‘I have come to bring fire to the earth, and how I wish it were blazing already.’
These are poignant words for any disciple, but they have a special significance for us. They inspired Durante Alberti’s Martyrs’ Picture. They are inscribed on the coat of arms of the Venerable English College. ‘Ignem veni mittere in terram’ – ‘I have come to bring fire to the earth.’ But in what sense are we to understand them?
Our Savour’s words indicate a baptism, an immersion in suffering, which He must receive, one that will bring distress until it is complete. And the Lord warns us that a consequence of this baptism will be division, a household, a family split and set against itself.
For the Early Fathers of the Church, this fire which the Lord Jesus casts is ‘the fire of the gospel that comes to us by the Holy Spirit in Baptism.’ It is the ‘Word of God,’ that fire which illumines the secrets of our hearts. It is the fire of the Holy Spirit at Pentecost, a fire that both reveals sin and uncovers charity. This baptismal fire is Our Lord’s rite of passage, one that flows from His baptism in the Jordan and finds completion in ‘a bloody baptism on the cross.’ For St Cyril of Alexandria, ‘fire and baptism…refer to Jesus’ death on the cross and his glorious resurrection.’ ‘We affirm’ he writes, ‘that the fire that Christ sent out is for humanity’s salvation and profit.’ This fire ‘is the saving message of the gospel and the power of its commandments.’ The gospel ‘ignites all of us on earth to a life of piety and makes us fervent in spirit.’ The Holy Spirit must be a fire within us, not provoking us to division, but to union with the Father. Even more precious than the love we have for our nearest and dearest, is the love we have for God.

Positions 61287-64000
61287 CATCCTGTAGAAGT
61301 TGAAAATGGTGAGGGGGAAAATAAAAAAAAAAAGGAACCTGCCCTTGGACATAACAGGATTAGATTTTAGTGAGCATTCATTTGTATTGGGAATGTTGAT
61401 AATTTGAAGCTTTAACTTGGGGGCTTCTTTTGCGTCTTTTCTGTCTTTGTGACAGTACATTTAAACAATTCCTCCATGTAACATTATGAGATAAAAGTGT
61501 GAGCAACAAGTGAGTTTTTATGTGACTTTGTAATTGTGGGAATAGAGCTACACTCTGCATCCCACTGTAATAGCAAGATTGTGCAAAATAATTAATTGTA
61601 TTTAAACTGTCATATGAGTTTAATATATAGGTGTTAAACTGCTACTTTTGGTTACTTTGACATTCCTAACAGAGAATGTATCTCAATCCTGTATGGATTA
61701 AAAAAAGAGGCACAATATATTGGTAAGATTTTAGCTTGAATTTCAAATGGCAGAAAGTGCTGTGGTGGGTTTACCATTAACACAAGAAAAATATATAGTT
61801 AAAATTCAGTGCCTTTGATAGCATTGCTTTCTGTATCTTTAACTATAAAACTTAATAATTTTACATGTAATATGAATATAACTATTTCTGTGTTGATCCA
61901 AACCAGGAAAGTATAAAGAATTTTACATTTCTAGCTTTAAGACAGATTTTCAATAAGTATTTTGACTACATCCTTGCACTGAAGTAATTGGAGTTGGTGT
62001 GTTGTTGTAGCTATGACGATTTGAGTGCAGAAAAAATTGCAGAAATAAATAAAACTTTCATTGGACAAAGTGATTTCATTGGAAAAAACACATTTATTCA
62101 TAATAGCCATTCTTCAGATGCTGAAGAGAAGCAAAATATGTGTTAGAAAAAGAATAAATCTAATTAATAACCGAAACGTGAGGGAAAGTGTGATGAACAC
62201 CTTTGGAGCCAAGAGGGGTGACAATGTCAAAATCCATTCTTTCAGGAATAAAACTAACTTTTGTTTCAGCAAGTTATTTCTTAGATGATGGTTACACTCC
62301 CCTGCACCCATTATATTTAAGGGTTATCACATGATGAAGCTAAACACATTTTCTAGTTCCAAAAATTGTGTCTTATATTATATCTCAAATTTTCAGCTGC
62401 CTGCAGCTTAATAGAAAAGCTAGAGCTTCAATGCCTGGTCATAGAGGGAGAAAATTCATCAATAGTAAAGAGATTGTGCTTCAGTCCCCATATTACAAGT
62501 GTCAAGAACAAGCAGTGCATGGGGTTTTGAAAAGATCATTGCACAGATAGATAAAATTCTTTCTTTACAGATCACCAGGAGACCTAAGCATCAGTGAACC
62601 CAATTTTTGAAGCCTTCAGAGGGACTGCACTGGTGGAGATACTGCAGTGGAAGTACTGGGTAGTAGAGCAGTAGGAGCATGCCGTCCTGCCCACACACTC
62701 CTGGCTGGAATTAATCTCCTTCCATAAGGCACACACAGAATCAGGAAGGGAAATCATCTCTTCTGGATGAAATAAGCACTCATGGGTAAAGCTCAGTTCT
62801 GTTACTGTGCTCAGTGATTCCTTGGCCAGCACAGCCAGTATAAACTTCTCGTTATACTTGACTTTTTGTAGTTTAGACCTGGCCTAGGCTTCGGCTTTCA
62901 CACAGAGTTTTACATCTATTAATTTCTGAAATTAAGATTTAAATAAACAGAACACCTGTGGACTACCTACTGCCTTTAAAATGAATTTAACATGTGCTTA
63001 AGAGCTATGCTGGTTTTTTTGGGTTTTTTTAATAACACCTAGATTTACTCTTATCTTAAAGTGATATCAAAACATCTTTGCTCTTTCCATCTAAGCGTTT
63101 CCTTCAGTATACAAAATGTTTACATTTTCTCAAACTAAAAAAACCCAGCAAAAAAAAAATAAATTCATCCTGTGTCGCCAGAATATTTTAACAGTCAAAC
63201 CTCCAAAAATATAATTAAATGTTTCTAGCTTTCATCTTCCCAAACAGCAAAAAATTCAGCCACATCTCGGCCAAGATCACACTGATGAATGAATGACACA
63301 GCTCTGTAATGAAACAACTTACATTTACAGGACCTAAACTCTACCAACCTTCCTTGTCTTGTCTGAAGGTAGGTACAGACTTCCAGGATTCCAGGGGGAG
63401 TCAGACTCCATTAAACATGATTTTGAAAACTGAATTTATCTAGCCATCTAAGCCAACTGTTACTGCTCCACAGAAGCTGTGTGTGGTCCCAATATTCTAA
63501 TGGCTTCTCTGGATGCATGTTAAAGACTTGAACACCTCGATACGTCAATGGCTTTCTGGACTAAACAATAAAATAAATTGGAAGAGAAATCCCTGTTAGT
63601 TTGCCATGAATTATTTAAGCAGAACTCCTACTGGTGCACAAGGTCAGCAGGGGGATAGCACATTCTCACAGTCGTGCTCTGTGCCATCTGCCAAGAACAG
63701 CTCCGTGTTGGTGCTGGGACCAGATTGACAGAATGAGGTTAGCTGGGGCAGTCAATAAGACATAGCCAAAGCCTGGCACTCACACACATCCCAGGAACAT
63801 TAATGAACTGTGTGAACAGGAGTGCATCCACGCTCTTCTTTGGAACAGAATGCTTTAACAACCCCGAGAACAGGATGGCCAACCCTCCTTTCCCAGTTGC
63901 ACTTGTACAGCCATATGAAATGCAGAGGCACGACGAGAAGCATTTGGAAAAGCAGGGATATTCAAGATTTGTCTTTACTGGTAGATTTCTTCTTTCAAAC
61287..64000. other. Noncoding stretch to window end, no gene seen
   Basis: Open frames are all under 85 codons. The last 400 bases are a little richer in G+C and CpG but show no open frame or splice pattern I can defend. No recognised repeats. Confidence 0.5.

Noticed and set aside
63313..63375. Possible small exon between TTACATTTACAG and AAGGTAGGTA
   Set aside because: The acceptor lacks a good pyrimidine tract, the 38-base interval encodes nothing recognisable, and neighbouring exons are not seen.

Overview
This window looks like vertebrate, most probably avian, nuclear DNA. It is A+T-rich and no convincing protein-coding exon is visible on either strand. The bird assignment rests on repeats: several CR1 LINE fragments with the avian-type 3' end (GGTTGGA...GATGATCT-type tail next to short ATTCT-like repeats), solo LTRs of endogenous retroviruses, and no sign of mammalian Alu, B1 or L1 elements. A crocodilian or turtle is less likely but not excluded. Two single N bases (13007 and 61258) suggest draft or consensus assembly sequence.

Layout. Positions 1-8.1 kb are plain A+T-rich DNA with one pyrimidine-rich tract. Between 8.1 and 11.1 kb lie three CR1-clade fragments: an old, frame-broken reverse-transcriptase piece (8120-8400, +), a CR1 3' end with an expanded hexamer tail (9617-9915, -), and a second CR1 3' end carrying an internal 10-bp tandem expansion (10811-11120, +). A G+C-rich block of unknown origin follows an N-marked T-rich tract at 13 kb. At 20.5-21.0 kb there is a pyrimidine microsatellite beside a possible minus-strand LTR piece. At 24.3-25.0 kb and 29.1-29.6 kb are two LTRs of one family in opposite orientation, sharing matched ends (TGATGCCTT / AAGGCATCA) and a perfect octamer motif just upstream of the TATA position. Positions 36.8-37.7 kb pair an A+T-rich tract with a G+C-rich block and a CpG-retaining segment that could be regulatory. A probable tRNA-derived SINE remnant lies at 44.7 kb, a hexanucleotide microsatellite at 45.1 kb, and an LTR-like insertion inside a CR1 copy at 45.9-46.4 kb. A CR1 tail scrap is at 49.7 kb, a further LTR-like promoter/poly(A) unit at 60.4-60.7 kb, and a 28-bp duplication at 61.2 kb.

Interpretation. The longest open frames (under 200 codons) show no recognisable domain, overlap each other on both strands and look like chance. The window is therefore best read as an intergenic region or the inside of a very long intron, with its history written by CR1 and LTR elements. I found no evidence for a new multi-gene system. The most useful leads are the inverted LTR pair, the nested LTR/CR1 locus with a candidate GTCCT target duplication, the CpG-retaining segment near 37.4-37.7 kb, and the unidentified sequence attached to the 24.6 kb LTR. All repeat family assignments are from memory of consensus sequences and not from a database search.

For St Ambrose, it is love that has ‘wings of burning fire that flies through the saints’ breasts and hearts and consumes whatever is material and earthy,’ testing ‘whatever is pure.’ ‘With its fire,’ he writes ‘love makes whatever it has touched better. The Lord Jesus sent this fire on earth. Faith shined brightly. Devotion was enkindled, Love was illuminated. Justice was resplendent. With this fire he inflamed the heart of this apostles.’ And so we can hear the Lord say to us: ‘I have come to bring the fire of my love to the earth, and how I wish it were already roaring within you.’
As we honour the Martyrs of the Venerabile, our forefathers in faith, we affirm again that theirs was not a martyrdom of hatred, but of love. It was because of their complete commitment to the Lord Jesus and His Gospel, with fidelity to the Church founded on Peter’s faith, that they loved usque ad mortem, up until the very end. Their mission was to ignite the love of Christ; to lead people towards eternal life, especially through the sacraments; to make hearts burn, on fire with the Spirit who never dies away.
Our Martyrs, in whose steps we continue to tread, were, like us in so many ways, weak people who were given supernatural strength. With love in their hearts, and fire in their bellies, they were persecuted as heroes of faith. If, and when, we struggle to be bothered, feel badly done to, or sense our entitlements have been curtailed, perhaps we should think on and focus on what’s really at stake. And, not least, because even today, there are brother priests, religious men and women, and lay faithful, who are paying the price of faith with their lives. I think of Father Joseph Gor and Father Felix Tyolaha who, with 17 other Catholics, were killed in April 2018 in Nigeria after gunmen opened fire at a funeral.